|Atomic mass||39.10 amu|
|Crystal structure||Body-Centered Cubic|
|Date of discovery||1807|
|Name of discoverer||Davy, Sir Humphrey|
|Name origin||From the Latin Kalium|
|Uses||important biological role, and used in numerous industrial processes|
|Obtained from||sylvite, sylvinite, carnallite|
Potassium is an element in the alkali metals class of the periodic table. It is so chemically active that it is never found free (in elemental form) in nature. In its elemental form, it reacts with water, forming potassium hydroxide and hydrogen gas, so violently that the hydrogen usually catches fire. It reacts with the halogens to make halides like potassium chloride.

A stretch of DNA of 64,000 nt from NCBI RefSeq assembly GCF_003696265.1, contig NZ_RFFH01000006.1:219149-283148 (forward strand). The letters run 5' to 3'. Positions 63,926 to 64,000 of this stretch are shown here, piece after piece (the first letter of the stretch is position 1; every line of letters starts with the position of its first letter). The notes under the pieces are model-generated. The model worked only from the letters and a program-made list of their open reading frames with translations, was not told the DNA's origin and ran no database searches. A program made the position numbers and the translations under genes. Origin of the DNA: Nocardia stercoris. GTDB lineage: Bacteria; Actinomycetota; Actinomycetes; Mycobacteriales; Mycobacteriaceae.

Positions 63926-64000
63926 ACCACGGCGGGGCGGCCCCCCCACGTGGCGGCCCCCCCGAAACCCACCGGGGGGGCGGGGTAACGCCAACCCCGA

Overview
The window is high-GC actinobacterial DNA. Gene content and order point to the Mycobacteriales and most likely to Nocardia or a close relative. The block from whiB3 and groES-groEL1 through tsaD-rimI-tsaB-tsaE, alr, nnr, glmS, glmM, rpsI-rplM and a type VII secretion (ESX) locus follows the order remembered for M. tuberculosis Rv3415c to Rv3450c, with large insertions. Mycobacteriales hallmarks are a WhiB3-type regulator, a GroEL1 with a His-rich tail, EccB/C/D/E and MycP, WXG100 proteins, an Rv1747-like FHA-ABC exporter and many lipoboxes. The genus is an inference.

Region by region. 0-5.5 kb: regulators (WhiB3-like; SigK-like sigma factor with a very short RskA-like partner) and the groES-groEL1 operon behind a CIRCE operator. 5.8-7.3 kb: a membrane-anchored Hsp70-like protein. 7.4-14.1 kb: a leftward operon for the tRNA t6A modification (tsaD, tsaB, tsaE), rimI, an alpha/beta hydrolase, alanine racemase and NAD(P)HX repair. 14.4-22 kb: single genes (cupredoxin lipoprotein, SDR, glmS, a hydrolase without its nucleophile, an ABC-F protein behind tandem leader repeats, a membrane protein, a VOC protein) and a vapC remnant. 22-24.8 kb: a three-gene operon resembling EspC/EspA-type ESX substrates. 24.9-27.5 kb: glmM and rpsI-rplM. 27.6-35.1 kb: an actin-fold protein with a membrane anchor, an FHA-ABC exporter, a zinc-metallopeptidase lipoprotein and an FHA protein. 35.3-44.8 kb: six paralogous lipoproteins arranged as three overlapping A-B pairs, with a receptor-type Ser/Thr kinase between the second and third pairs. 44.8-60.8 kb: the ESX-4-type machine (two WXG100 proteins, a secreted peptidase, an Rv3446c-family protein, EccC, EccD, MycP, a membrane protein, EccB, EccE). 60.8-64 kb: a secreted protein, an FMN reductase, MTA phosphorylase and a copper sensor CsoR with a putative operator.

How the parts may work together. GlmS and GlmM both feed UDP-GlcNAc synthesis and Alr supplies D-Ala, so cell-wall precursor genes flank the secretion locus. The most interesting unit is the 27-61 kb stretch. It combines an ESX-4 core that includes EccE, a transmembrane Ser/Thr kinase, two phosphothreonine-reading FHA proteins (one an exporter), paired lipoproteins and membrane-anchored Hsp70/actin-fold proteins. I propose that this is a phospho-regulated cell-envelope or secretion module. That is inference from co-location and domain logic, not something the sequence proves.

Its existence as "potash" or "vegetable alkali" (potassium carbonate), "caustic potash" (potassium hydroxide), etc., had long been known, but it was not isolated as an element until 1807, by Sir Humphrey Davy. It was isolated by electrolysis of potassium hydroxide.
- ↑ Wile, Dr. Jay L. Exploring Creation With Physical Science. Apologia Educational Ministries, Inc. 1999, 2000
|Periodic Table of the Elements|